Not long after Nixon nominated antifeminist G. Harrold Carswell for the Supreme Court, Rogers employed his feisty puppet Lady Elaine Fairchilde to spread his belief in the equality of women. Tired of being a lady, Lady Elaine eventually became an astronaut and a news anchor.

    Rogers even testified before the U.S. Senate, as the documentary shows, to oppose Nixon’s proposed cuts to funding for PBS. His lobbying effort melted the heart, and loosened the purse strings, of Republican Senator John Pastore of New Jersey.

    Rogers wasn’t a faithful Republican during the Ronald Reagan years, either. He abhorred the nuclear arms race touted by Reagan, and in 1983 he penned episodes depicting King Friday as bumbling and silly for pursuing an arms race in the neighborhood while slashing funds required for music education.

    In 1984, shortly after a presidential task force announced that there was no widespread hunger in the United States, Rogers broadcast episodes highlighting the desperation caused by hunger and the urgent need for King Friday to help eliminate it.

    And while Reagan relentlessly pursued the collapse of the Soviet Union, Rogers traveled to Moscow, appeared on a Soviet children’s television show, and used his own program to suggest that Soviet people were nice and friendly, not evil residents of an Evil Empire.

    President George H.W. Bush was also not immune to Rogers’s tendency to dissent from the policies of Republican presidents. While the Bush administration laid plans for the Persian Gulf War, Rogers lobbied for a bill that would have exempted from combat one parent of military couples or single parents who were their child’s sole provider. “We must not perpetuate abuse from one generation to the next — and separation from a young child’s security (their loved ones) is a gross form of abuse,” Rogers wrote.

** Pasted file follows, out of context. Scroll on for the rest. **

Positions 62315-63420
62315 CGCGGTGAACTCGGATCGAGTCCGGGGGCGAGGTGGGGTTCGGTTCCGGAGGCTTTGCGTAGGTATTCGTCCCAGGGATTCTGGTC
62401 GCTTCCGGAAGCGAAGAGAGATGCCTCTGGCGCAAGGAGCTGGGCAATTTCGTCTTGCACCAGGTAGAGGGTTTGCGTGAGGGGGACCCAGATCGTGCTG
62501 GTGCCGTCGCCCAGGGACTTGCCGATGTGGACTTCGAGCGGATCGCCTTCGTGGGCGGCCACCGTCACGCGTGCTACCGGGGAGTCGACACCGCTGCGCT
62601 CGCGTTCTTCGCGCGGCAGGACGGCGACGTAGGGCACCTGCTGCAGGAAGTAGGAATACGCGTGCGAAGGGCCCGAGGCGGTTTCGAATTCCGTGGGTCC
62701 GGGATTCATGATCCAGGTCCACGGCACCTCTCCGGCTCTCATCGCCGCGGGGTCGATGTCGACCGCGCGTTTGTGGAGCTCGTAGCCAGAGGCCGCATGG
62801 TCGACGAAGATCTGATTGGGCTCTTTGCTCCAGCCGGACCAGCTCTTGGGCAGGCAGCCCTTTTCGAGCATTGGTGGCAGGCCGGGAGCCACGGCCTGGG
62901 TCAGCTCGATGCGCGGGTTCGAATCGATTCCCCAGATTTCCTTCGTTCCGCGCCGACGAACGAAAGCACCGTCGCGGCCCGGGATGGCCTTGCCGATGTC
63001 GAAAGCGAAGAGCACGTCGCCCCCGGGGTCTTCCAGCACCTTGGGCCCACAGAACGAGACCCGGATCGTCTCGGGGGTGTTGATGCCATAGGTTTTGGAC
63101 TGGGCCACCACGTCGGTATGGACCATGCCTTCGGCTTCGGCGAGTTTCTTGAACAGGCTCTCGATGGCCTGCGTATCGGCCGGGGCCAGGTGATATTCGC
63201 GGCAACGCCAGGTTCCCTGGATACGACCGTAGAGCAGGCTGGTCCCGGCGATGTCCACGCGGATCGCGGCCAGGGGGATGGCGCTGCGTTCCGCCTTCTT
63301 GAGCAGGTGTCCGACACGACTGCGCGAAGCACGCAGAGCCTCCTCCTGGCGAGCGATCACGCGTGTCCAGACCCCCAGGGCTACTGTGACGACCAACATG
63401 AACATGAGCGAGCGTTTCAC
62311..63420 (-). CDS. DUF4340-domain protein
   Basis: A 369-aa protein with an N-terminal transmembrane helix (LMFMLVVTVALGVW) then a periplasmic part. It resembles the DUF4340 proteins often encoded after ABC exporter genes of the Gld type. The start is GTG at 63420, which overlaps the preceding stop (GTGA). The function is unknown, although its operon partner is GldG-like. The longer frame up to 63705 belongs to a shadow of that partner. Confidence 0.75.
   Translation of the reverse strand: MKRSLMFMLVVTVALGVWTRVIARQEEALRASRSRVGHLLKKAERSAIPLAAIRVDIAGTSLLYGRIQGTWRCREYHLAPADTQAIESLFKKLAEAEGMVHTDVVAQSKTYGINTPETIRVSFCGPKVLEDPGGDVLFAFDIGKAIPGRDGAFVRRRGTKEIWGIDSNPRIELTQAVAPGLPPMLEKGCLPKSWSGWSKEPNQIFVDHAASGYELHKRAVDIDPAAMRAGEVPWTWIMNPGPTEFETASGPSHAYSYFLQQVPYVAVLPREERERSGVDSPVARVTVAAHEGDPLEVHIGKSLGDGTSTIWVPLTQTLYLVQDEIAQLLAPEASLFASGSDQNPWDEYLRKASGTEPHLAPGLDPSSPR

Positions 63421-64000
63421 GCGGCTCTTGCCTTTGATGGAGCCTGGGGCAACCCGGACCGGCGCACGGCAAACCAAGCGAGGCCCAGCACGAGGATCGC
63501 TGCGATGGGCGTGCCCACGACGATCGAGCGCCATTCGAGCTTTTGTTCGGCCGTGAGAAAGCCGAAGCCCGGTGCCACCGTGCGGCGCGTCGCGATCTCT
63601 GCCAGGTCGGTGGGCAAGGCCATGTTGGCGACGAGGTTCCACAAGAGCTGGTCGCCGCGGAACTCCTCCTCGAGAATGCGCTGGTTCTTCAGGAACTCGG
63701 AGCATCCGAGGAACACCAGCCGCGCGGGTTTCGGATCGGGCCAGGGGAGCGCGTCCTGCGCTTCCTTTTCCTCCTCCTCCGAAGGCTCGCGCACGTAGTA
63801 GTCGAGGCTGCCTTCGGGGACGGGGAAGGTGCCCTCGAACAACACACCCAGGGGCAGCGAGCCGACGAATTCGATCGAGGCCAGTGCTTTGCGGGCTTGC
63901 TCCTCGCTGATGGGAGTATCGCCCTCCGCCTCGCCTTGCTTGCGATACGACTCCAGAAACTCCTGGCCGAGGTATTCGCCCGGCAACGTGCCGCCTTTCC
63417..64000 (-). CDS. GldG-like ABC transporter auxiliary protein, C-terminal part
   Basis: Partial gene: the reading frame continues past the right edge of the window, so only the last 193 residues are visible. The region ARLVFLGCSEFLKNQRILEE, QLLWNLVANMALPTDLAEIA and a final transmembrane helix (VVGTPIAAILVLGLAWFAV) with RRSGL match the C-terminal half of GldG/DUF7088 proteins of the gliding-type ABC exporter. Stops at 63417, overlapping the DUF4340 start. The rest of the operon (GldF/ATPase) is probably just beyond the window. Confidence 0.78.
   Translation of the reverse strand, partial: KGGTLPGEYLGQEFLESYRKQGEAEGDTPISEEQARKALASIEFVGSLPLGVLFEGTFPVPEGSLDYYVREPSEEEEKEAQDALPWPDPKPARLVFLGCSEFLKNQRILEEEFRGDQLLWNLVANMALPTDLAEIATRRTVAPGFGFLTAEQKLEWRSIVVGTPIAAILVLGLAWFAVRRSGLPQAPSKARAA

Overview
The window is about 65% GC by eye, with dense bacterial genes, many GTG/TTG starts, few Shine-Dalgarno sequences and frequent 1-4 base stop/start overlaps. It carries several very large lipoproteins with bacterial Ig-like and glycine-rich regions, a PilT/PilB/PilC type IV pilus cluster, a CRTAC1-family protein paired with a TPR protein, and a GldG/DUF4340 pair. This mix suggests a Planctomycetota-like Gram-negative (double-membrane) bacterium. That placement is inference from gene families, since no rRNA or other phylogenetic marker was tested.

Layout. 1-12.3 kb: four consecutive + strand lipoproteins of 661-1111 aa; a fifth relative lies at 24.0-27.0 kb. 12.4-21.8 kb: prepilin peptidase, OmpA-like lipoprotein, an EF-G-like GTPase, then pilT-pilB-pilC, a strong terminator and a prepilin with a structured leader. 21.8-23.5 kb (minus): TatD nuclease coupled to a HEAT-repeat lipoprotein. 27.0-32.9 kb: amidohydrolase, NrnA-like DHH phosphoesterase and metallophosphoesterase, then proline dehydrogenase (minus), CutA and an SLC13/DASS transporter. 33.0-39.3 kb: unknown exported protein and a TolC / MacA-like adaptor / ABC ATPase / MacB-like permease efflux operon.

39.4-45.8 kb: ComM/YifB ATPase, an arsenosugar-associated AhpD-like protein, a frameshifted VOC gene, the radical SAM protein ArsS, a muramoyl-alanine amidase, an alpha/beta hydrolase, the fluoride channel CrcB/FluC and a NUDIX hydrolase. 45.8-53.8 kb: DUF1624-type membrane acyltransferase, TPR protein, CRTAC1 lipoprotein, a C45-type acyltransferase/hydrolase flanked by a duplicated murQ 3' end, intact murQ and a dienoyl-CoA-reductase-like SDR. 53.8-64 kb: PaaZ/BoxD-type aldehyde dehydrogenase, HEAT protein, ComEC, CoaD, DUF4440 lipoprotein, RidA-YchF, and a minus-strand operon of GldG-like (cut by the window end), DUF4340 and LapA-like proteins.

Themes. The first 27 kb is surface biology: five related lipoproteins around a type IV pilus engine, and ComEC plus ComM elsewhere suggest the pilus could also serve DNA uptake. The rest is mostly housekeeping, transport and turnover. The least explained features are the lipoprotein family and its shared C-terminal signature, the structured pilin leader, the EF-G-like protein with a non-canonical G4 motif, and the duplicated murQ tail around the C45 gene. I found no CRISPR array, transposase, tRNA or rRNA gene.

14. Reginald Selkirk says

    A movie you may enjoy:
    Science Fair

    In theaters: Sep 14, 2018 limited
    Hailed by critics as “immensely likeable,” “brilliant and quirky” and an “ode to the teenage science geeks on who our future depends,” and winner of the audience award at Sundance and SXSW, National Geographic Documentary Films’ SCIENCE FAIR follows nine high school students from around the globe as they navigate rivalries, setbacks and, of course, hormones, on their journey to compete at The International Science and Engineering Fair…

  15. consciousness razor says

    A couple of things bugged me: 1) He was a lifelong Republican, and 2) while he was happy to support a black cast member (Officer Clemmons), on learning that he was gay, he warned him that he better not ever be publicly exposed. I guess there were limits to his tolerance. While he did good things, it’s clear he was a wealthy, privileged Christian who was locked into his comfort zone — he wasn’t going to support anything that made him uncomfortable.

    So … has anybody else seen this movie? Did it give a very misleading impression, or is this just PZ’s own bizarre take on the subject?

    I mean, for fuck’s sake, when one of the most decent human beings imaginable tells you truthfully (and in much more polite terms) that there are hate-fueled shitheads everywhere who’d jump at the chance to ruin your life, because they are the intolerant assholes and it will not help you to pretend otherwise, saying that is not intolerance or a failure to “support anything that made him uncomfortable.”

    PZ, you’ve apparently never had problems being open about your atheism, for example. So I get that you’ll have trouble comprehending it fully, but most people aren’t so lucky.

  16. Miserable Git Says says

    Sorry to Bother You is a fantastic dark comedy. Seriously recommend it anyone who can enjoy something dark, twisted and laugh out loud hysterical at times. It covers an incredible number of social issues and skewers them wonderfully. Little detail like how when “Evil Corp’s” cruel plans were exposed the value of the company skyrocketed on the stock market show the level of thought that went into the movie.
    The only down side is you will never be able look at anyone wearing one of those silly horse head masks and not be horrified